PopSci columnist Theo Gray (who developed Wolfram's Mathematica software) comments on the new program
By Theodore GrayPosted 02.21.2008 at 1:45 pm 2 Comments
American math and science education is a mess. I know a guy who came to America after going to school in the basements of bombed out buildings during the Lebanese civil war. He was better prepared for college than American high school students of the same age.
Full destruction of the toxic hydrazine fuel tank remains unconfirmed. Videos of impact and launch inside
By John Mahoney and Seth FletcherPosted 02.21.2008 at 12:30 pm 2 Comments
Last night at approximately 10:26 EST, after a long buildup of preparations, the Navy took the controversial step of shooting down a dead U.S. reconnaissance satellite from its low-Earth orbit. The satellite, which is about the size of a school bus, was destroyed to prevent a potentially hazardous impact with Earth, the military has said. It was moving faster than 17,000 mph at an altitude of 133 nautical miles above the Pacific when a modified SM-3 anti-ballistic missile launched from the USS Lake Erie, a Ticonderoga-class AEGIS missile cruiser, reportedly made impact.
Colony collapse disorder has scientists as baffled as ever, and one food maker isn't going to stand for it
By Abby SeiffPosted 02.21.2008 at 12:29 pm 1 Comment
Scientists still are unsure what caused the massive decline in bee populations last year. It could be part of a natural cycle or the result of something more insidious—but one thing is clear, both food producers and consumers will suffer if the drop continues.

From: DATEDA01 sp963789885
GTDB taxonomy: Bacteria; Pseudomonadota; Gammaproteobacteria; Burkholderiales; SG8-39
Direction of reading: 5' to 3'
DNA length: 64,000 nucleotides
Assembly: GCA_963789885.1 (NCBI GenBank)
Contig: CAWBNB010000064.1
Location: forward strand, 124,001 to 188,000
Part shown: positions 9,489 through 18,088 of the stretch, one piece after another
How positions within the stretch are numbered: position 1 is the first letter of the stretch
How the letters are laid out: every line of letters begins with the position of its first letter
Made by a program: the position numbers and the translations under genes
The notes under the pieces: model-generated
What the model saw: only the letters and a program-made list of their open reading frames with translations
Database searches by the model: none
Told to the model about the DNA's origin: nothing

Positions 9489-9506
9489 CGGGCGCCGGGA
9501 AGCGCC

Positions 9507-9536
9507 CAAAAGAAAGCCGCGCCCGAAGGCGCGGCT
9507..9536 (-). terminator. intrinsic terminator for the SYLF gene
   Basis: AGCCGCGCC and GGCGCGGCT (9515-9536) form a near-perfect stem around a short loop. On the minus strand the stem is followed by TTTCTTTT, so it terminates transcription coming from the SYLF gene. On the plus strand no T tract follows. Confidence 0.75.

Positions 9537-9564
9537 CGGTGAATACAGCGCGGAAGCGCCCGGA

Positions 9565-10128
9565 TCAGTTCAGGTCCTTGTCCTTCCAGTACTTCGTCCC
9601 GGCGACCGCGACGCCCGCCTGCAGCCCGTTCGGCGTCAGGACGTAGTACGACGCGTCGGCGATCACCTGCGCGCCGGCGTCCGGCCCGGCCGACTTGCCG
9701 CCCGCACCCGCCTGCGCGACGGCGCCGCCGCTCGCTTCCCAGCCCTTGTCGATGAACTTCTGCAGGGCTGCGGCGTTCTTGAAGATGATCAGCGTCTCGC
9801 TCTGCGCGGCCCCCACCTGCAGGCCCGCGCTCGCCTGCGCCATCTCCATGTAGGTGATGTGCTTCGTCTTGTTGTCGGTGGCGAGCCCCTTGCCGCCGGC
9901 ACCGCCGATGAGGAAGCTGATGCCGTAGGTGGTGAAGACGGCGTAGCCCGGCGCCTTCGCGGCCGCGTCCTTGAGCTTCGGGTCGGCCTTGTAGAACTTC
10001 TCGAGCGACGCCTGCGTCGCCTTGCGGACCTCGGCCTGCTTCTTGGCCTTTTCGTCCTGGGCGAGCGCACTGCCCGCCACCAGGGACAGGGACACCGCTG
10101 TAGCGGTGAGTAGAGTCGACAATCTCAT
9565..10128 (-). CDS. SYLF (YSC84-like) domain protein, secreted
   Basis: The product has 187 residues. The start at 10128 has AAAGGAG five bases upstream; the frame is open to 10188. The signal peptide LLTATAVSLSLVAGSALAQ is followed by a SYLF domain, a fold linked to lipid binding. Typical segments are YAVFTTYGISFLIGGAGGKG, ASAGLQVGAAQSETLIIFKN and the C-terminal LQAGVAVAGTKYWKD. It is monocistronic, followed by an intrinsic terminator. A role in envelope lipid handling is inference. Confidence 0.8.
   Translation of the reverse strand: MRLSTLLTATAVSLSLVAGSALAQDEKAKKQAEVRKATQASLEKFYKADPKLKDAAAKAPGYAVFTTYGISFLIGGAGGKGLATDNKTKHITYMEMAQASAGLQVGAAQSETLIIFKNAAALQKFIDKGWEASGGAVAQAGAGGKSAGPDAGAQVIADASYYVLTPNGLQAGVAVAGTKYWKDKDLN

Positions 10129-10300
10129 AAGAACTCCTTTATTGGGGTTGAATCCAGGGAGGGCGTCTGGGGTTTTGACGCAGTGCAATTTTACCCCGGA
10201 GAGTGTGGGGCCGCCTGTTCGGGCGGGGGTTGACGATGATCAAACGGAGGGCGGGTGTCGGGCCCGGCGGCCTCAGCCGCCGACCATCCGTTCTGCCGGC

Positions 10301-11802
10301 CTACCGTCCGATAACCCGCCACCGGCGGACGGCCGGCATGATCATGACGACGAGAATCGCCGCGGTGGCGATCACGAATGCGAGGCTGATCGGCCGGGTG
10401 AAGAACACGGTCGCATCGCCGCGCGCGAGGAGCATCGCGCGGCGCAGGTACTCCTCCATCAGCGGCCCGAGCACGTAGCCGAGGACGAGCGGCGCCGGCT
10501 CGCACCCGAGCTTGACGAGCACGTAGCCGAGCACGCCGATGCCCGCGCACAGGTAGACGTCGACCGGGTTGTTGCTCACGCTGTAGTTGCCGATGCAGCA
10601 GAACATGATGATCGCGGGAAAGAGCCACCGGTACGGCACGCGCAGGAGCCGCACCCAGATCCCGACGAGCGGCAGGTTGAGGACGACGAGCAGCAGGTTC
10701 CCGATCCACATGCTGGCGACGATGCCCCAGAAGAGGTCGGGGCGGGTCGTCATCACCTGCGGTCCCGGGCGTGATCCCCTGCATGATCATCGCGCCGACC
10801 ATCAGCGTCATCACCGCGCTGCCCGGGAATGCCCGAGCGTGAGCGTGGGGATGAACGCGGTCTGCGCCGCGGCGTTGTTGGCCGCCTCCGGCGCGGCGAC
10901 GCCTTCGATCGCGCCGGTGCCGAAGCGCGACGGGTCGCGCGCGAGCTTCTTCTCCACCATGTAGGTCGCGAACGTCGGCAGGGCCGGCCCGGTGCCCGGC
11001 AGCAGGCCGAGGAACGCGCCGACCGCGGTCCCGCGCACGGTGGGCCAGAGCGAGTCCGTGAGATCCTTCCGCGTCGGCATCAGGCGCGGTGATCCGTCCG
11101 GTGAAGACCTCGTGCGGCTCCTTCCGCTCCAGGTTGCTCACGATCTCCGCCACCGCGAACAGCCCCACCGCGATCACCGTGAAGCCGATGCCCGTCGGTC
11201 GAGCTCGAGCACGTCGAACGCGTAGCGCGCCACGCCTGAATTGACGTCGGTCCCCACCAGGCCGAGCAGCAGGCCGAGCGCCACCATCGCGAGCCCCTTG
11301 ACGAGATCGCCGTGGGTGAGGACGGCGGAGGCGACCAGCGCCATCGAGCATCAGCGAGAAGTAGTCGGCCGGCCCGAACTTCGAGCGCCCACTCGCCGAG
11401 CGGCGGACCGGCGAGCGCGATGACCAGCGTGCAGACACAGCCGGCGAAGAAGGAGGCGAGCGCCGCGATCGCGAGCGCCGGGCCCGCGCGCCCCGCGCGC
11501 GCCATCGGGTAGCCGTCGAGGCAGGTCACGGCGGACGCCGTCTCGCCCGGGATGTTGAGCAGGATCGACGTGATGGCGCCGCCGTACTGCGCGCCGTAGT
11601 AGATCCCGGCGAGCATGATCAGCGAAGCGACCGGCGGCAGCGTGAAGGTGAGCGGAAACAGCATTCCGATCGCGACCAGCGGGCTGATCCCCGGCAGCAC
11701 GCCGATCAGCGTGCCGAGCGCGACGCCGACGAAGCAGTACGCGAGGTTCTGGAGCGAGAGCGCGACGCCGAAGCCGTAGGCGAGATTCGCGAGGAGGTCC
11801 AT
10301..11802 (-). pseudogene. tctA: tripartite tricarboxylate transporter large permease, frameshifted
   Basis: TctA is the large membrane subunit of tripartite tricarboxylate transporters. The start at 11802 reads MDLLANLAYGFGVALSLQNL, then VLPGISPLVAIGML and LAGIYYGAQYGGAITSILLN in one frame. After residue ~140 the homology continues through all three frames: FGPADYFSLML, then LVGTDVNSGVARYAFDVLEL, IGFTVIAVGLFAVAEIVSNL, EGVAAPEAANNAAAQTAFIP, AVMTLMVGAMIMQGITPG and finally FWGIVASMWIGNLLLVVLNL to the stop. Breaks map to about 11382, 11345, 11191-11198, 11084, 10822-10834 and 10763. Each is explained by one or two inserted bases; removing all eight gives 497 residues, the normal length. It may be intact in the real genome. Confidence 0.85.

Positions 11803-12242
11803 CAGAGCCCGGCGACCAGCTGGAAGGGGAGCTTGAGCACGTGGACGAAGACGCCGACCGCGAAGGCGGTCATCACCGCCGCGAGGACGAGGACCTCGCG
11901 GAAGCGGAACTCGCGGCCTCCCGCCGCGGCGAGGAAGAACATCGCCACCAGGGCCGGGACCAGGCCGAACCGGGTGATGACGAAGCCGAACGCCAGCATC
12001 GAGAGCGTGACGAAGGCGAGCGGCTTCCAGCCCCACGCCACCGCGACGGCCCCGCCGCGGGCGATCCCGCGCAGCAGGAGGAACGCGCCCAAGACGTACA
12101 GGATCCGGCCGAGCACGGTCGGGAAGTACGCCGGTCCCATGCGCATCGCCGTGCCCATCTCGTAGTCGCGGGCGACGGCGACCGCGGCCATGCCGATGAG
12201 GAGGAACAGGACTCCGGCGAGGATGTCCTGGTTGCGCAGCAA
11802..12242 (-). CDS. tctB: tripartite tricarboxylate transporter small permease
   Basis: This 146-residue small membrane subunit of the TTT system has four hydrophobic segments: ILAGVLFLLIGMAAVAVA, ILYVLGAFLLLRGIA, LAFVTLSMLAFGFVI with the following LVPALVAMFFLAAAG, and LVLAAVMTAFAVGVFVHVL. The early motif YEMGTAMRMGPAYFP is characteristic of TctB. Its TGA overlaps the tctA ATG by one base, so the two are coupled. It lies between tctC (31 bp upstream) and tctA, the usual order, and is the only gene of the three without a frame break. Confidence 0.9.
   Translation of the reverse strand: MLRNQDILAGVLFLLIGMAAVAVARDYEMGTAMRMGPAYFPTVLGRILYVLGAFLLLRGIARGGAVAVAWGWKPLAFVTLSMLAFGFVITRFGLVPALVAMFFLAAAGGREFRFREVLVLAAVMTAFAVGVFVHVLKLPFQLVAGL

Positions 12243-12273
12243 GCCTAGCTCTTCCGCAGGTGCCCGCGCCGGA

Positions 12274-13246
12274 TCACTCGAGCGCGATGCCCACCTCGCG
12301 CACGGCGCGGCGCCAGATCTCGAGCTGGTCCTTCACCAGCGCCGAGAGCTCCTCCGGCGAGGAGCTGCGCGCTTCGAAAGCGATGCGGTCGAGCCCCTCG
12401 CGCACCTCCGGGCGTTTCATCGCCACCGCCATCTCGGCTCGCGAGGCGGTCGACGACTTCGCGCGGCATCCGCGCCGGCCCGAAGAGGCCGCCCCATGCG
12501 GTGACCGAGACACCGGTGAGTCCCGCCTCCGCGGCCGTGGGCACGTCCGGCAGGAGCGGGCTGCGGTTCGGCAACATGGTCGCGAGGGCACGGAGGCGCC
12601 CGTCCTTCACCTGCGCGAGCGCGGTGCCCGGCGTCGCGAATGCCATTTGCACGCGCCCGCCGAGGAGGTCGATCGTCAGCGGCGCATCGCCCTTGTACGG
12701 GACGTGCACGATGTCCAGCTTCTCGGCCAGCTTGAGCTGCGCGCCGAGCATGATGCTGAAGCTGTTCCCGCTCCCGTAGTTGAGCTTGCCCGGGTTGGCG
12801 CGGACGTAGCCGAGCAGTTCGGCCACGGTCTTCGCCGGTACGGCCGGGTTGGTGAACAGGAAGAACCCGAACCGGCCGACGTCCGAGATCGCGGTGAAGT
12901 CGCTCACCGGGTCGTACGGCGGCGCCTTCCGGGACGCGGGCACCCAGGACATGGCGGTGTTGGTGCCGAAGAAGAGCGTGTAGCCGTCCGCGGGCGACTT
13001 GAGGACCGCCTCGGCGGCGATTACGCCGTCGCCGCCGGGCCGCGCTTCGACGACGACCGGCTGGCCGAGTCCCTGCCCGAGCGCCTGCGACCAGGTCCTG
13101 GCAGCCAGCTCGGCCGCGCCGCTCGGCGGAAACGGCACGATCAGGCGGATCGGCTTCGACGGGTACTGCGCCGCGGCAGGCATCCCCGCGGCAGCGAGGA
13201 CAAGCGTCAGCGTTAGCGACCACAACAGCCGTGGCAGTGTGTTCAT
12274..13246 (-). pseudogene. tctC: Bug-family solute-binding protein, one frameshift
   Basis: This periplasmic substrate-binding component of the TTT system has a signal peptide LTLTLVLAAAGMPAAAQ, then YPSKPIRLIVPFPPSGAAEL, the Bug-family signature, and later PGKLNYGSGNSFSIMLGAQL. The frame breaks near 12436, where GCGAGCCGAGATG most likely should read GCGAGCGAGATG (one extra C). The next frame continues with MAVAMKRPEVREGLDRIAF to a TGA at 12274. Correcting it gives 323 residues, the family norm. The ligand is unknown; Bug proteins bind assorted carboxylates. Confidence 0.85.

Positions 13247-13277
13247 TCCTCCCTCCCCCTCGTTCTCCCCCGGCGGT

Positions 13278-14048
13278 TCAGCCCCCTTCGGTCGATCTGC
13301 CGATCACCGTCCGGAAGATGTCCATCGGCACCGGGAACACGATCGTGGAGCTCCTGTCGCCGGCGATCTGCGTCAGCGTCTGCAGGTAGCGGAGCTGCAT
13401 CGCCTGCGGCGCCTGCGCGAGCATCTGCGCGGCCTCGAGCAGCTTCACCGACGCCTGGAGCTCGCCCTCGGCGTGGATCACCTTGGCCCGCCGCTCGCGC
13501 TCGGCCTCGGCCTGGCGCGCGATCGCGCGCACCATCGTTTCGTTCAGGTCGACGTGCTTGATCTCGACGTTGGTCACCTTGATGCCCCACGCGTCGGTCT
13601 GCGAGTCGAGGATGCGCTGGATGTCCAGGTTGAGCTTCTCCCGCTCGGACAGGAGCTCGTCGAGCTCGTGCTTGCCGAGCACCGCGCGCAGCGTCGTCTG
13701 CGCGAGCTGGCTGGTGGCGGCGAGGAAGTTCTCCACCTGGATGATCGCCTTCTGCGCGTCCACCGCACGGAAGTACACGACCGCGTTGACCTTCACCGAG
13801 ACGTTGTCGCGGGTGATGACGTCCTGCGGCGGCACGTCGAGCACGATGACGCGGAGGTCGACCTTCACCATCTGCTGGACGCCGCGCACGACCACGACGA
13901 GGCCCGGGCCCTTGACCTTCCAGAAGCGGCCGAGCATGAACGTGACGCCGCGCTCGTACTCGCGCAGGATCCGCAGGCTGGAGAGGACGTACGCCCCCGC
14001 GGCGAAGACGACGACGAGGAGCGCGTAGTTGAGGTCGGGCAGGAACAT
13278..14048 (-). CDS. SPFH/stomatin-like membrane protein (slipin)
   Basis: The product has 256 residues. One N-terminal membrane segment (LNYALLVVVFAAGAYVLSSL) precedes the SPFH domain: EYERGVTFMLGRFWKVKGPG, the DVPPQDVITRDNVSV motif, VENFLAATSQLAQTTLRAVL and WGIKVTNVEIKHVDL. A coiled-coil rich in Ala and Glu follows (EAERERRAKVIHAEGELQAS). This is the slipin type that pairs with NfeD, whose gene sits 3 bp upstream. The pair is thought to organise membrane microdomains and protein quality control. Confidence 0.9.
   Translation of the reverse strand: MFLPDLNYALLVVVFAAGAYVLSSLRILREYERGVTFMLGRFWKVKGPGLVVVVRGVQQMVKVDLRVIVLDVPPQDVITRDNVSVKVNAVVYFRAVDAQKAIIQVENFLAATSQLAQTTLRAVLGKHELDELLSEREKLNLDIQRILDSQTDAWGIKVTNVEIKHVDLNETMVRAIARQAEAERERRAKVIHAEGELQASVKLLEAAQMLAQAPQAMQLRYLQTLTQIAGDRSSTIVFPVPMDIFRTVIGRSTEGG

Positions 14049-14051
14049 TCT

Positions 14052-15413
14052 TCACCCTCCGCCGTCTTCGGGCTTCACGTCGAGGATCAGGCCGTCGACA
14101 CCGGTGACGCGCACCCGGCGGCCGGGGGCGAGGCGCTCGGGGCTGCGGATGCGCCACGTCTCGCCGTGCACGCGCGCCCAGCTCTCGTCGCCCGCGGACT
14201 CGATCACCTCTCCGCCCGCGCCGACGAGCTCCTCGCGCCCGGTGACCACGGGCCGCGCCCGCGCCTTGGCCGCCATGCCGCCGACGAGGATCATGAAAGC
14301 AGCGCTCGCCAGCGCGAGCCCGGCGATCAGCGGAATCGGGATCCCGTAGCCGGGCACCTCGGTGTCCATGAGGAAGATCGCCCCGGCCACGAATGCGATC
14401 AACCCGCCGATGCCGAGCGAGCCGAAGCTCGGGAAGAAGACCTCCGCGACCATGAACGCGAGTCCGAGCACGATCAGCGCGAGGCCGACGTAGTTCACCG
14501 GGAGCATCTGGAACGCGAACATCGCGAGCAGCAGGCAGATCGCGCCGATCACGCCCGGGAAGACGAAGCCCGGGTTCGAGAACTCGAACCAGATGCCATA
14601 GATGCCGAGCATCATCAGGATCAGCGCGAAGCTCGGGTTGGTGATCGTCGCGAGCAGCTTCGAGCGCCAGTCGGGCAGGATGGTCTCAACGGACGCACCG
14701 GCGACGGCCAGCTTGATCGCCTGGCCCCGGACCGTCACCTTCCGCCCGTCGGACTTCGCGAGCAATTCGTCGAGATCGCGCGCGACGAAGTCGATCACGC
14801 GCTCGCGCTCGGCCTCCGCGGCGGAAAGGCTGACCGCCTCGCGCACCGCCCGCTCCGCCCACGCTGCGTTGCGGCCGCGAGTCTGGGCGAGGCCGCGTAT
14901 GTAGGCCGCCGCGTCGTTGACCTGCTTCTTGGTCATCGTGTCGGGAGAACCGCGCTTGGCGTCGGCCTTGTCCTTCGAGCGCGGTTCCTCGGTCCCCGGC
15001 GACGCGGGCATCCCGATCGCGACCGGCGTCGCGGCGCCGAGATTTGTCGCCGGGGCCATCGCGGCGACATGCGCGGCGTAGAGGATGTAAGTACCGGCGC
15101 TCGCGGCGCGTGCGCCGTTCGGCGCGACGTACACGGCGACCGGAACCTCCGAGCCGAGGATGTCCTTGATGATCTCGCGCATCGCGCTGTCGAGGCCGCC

A judge's ruling to cut down trees that block solar panels is just the tip of the iceberg for a growing conflict in California
By Bjorn CareyPosted 02.21.2008 at 12:11 pm 5 Comments
Here's one for your "only in California" file: A judge has ordered a Sunnyvale couple to cut down two of the eight redwood trees on their property because they block sunlight access to their neighbor's solar panels.
About six years ago, Mark Vargas complained that eight redwood trees on Richard Treanor's and Carolyn Bissett's property were blocking sunlight to the $70,000 worth of solar panels he built to power his house in 2001. To protect his investment, Vargas cited the obscure Solar Shade Control Act that requires homeowners to keep their trees from shading more than 10 percent of a neighbor's solar panels between 10am and 2pm, peak hours for collecting sunlight. The judge ruled in favor of Vargas, although he decided against fining Treanor and Bissett the up to $1,000 a day in violations allowed by the law.
Start with water. Add chlorine, sweat and urine. What you get may be a soup of nasty byproducts
By Dawn StoverPosted 02.21.2008 at 11:29 am 4 Comments
Do you smell chlorine when you swim in an indoor pool? Maybe it's not chlorine after all.
Researchers at Purdue University have identified "volatile disinfection byproducts" that can form when chlorine in pool water reacts with sweat and urine. When enough of these byproducts form, they can cause problems for breathing, skin and eyes.
Cuba's future was meant to lie in its scientists; did it work out that way?
By Gregory MonePosted 02.21.2008 at 11:10 am 0 Comments